All through my life, I felt I would continuously get better at doing things. With practice, I’d improve in sports, or writing, carpentry, cooking⎼ whatever I set my mind and body to do. Maybe most of us feel this way. Practice improves performance. But this is no longer true for me, at least not with physical skills and activities.
I had in the past assumed that if I had a pain, it was temporary. And if I treated it kindly, wisely, and went to consult a doctor or some form of healer, it would eventually go away. No longer. Pains appear and do not always go away. They change all the time, but do not disappear forever.
And meanwhile, time, life can go by too fast. Aging is changing.
The older we get, the faster our days, weeks, lives seem to disappear behind us; or the speed at which our life passes is directly proportional to our age. This seems to be a syndrome that plagues all (or most?) of us as we age. Maybe we should call it the aging time syndrome.
I first heard about it in a college philosophy class. The professor said it was often used as an argument against the existence of an omnipotent, omniscient, and omnibenevolent creator. How could a beneficent God allow time to speed up for us as we got closer to death?
Why it happens is not understood. Is it caused by a slowing down in our ability to process information so we can’t keep up with time passing? Or is it because aging means we have more memories of old moments to shorten our habitation of the new? I don’t know.
But the more I think about it, the more it becomes clear that what happens is not that the present goes by faster. We still have moments that can seem to last forever. What happens, I think, is that as we age, the past gets larger quicker. We look back and suddenly feel the day, the week, the decade⎼ they were here one moment, and too quickly, they’re gone.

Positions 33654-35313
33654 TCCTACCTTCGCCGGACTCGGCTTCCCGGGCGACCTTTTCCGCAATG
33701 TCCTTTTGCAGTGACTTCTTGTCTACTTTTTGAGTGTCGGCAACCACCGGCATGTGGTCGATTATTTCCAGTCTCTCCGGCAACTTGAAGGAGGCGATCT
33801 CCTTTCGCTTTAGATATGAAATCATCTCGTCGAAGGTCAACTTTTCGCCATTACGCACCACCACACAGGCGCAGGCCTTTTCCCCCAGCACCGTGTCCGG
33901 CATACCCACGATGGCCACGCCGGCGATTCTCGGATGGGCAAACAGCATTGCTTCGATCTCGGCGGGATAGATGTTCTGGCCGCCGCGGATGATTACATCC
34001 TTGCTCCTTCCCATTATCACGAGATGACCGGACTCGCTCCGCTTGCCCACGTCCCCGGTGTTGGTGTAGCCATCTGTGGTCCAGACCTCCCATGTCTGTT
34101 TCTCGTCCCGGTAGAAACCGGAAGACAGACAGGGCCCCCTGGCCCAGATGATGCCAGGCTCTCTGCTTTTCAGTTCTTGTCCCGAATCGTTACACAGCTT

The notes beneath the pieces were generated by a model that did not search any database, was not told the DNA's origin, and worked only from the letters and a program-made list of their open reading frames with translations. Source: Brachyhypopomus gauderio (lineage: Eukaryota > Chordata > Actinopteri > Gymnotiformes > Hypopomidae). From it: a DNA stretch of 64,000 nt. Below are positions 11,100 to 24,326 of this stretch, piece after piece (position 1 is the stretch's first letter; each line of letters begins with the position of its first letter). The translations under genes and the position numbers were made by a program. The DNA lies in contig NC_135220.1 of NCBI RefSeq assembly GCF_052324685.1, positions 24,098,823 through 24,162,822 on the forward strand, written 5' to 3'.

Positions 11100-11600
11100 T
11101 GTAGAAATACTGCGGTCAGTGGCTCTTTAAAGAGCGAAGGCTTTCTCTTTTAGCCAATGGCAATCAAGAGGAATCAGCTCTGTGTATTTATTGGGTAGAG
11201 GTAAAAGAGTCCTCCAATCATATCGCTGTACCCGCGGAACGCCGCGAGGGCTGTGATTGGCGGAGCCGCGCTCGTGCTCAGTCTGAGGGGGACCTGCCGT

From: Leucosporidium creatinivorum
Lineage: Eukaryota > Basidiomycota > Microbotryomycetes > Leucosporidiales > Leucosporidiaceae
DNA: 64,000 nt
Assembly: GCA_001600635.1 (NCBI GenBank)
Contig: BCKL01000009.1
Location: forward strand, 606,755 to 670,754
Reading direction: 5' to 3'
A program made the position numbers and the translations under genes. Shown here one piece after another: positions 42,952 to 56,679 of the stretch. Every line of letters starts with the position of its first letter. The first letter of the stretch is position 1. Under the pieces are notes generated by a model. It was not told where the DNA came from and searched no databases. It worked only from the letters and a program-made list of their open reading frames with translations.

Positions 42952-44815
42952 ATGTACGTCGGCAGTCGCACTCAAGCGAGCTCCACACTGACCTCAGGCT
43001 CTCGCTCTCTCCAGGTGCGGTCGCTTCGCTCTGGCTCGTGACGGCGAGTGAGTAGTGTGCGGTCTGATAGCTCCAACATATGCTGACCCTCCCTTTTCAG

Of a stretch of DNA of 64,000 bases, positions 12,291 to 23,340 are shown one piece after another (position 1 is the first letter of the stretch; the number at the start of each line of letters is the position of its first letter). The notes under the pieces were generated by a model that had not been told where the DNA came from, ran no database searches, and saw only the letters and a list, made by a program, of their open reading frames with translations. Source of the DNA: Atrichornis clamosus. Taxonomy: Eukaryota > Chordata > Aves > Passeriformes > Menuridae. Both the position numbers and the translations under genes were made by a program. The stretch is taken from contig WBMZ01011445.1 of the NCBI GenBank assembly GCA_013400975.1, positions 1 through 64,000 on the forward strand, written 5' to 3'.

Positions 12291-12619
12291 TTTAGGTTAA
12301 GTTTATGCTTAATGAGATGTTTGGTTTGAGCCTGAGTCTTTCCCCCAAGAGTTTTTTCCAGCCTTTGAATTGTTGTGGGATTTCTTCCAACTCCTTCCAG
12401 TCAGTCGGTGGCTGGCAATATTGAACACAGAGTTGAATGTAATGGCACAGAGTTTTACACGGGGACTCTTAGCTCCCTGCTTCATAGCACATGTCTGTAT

Is this sense of the past getting larger quicker an inherited alarm clock? An inborn prompt that evolved to teach us to live the last years or moments we have left more fully?
Last night, I discovered new twists in an old exercise. At 3:30 am, after pain woke me up and I had trouble getting back to sleep, I decided to return to window watching, a practice I had begun earlier this year. But I changed it a bit and discovered new applications for it.
Instead of gazing out the window to simply notice the beauty of the world, I took a breath and then looked to see what before I might have missed. I asked the night what beauty is here that in recent times had eluded me? What had I never verbalized to myself or others, or never felt? Or: what can I perceive now because of what I had noticed before? I looked outside; then closed my eyes and visualized the scene in my mind. Then l opened my eyes and looked again….
*To read the whole article, please click on this link to The Good Men Project.